Oman National Bank Chairman Praises Oman’s Economic Development

Chairman of the National Bank of Oman Mohammed Mafoodh al-Ardhi had praised the efforts of the government for meeting the public and private sector demands and ensuring the growth of the government’s short and long-term goals. He also provides the government advice to improve its services.

Al-Ardhi noted that Oman’s ports are the symbol of the country’s increasing wealth. The ports of Salalah, Sohar and Muscat have been remodelled for modern ships and freighters.

Salalah is the world’s most active port for container transport. Sohar is specifically designed to ease goods shipment processes to areas outside of the Oman capital. The Port of Muscat is a tourist destination that also doubles as a supplementary port decongestion resource for possible circumstances.

Al-Ardhi also said that foreign investors are welcoming the Omani investment climate with its sufficient incentives. However, he said that despite the incentives, it will still not be enough to turn the investment system into higher competitiveness. Investors are looking for new locations to keep themselves safe from failing caital markets.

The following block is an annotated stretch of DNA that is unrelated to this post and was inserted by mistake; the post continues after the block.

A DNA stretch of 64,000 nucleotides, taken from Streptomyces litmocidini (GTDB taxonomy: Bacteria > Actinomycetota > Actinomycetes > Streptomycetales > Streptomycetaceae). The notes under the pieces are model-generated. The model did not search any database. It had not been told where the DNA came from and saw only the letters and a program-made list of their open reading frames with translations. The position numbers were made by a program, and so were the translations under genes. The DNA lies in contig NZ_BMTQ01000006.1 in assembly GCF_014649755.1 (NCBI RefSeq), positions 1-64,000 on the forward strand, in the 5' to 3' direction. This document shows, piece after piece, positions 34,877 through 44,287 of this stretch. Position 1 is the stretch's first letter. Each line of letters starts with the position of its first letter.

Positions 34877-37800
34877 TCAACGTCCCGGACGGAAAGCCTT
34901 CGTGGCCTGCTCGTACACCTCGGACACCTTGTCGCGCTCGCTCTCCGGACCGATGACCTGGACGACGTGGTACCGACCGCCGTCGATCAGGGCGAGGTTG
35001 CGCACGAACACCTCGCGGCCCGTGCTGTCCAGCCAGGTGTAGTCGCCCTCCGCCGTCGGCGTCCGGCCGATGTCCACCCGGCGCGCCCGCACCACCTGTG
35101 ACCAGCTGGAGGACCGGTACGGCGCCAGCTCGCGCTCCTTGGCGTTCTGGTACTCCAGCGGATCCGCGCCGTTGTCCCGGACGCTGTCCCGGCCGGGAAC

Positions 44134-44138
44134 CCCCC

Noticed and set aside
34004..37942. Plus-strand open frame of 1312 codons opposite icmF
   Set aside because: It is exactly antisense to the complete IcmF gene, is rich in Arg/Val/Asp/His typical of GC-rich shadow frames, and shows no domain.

He recommends that several investor laws, including land utilisation, pollution law and banking, be revised. He also prompted the government to provide a single investment service centre to help expand the number of investors inside the country and distribute it to different business centres all at once.


Oman and Iran Reach Gas Deal MOU for 25 Years

Oman and Iran had sealed a $60 billion gas agreement that would allow Muscat to purchase natural gas from Tehran for 25 years. The two countries are to build gas pipelines in two years. The subsea gas pipeline will guarantee Oman 20 million cubic meters of gas from Iran.

Oman first agreed to purchase natural gas from Iran in 2005, but due to western sanctions regarding Iran’s nuclear activity, Oman was forced to purchase gas from other countries such as Qatar and Pakistan at the US’ prescription.

Omani Oil Minister Mohammed bin Hamad al-Rumhy and Iranian Oil Minister Bijan Zanageh had signed a Memorandum of Understanding last year. Oman has closer ties with Iran than any other Arabian country who perceive Iran’s nuclear activities as a national security threat.

Pakistan’s failure to deliver oil and the increasing prices of oil from Qatar had urged Oman to take advantage of the lifted sanctions the UN had granted to Iran after it agreed to scale down its nuclear activities last year. Oman’s increasing energy needs has led it to close a deal with Iran

Meanwhile, Pakistan also eyes Iran to provide for its natural gas needs and Pakistani and Iranian officials are expected to meet next month to discuss proposals for a natural gas deal between the two countries.